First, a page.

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Three Types of Rock

Rock Formed by Cooling and Hardening, Rock Formed From Particles, Rock Formed By Heat and Pressure

Rocks may be speckled or solid-colored, bumpy or smooth, dense or filled with holes. A rock's look has a lot to do with its mineral make-up. But, just as important is how the rock formed. There are three types of rock formations. One type forms when melted rock cools and hardens. A second type consists of layers of small particles. The third rock type forms under intense heat and pressure.

How Are They Formed?
Rocks, Minerals and Soil Granite forms when melted rock cools and hardens.
Rocks, Minerals and Soil Layers of small particles created this rock commonly known as coal.
Rocks, Minerals and Soil Intense heat and pressure caused this rock, called marble, to form.

Rock Formed by Cooling and Hardening

One type of rock gets its start deep in the Earth in huge underground pockets. There, the rock is so hot that it melts. This molten rock, called magma, is like a soup of different minerals and elements.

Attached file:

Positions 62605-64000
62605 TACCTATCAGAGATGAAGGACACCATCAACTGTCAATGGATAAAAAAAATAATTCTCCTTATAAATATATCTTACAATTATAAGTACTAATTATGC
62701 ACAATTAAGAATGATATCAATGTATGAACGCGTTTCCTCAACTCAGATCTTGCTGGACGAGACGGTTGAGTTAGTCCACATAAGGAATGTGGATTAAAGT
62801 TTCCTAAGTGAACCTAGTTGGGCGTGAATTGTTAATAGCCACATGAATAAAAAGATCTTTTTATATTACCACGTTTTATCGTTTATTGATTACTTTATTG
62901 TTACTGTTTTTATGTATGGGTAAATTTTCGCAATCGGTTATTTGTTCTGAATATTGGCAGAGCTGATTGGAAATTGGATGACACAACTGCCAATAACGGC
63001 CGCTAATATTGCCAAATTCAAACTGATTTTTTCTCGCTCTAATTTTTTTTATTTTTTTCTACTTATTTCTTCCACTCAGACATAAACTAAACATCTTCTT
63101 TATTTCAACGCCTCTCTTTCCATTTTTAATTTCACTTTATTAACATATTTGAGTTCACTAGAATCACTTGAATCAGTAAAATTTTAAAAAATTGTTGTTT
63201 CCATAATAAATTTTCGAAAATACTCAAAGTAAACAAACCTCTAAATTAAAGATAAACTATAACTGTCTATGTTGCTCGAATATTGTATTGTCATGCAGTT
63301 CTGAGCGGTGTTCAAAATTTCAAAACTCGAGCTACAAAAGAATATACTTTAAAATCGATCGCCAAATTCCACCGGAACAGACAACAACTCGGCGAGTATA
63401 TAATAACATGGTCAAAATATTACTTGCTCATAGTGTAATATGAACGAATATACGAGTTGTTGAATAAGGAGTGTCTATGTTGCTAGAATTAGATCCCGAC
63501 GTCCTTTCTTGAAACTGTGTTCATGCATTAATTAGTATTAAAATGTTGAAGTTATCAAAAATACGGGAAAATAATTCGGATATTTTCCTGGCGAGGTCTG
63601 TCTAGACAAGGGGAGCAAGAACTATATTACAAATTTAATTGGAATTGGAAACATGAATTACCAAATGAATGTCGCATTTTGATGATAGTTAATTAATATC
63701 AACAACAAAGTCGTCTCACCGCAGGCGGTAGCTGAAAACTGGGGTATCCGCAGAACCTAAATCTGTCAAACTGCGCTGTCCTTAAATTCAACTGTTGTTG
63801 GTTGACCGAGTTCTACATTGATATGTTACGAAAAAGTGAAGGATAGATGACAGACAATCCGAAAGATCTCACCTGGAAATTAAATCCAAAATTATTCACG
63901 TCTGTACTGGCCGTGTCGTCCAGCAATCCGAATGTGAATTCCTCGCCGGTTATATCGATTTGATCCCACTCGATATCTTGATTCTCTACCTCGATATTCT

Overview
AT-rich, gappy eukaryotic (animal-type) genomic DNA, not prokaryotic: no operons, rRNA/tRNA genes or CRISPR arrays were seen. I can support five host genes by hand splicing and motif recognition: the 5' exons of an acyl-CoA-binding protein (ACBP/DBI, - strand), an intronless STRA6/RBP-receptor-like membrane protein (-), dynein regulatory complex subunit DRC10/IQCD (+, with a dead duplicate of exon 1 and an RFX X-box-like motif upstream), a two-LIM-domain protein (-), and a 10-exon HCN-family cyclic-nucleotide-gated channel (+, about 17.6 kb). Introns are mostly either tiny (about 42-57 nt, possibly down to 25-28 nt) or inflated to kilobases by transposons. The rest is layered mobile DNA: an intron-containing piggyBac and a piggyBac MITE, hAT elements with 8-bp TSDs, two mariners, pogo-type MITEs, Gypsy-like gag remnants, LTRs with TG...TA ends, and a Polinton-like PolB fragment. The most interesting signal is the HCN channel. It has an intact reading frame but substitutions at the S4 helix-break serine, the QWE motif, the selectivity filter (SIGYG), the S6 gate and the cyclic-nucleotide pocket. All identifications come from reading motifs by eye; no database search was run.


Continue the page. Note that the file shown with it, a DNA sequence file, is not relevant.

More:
Because magma is less dense (and lighter in weight) than the solid rock around it, it flows upward. As it rises to the surface, Earth's temperature gets lower. The magma cools and hardens. The result is igneous rock.

Rocks, Minerals and Soil Magma's temperature is 1400° to 2300 °F (760° to 1300 °C).

Igneous Rock Below Ground

Magma often flows up through deep cracks in the solid rock already there. Sometimes it spreads out between layers of older rock. Sometimes it cuts across different layers, pushing against the rock as it moves. This magma eventually settles below ground to cool and harden.

Underground, or intrusive, igneous rock forms very slowly. It cools and hardens over tens of thousands of years. During this period, the rock's minerals have a long time to form crystals, or crystallize. Often these crystals grow large enough to see.

Rocks, Minerals and Soil Granite is an example of an intrusive igneous rock.

Rocks, Minerals and Soil This huge granite rock in Yosemite National Park rises more than 4,737 feet (1,444 meters) above the valley floor.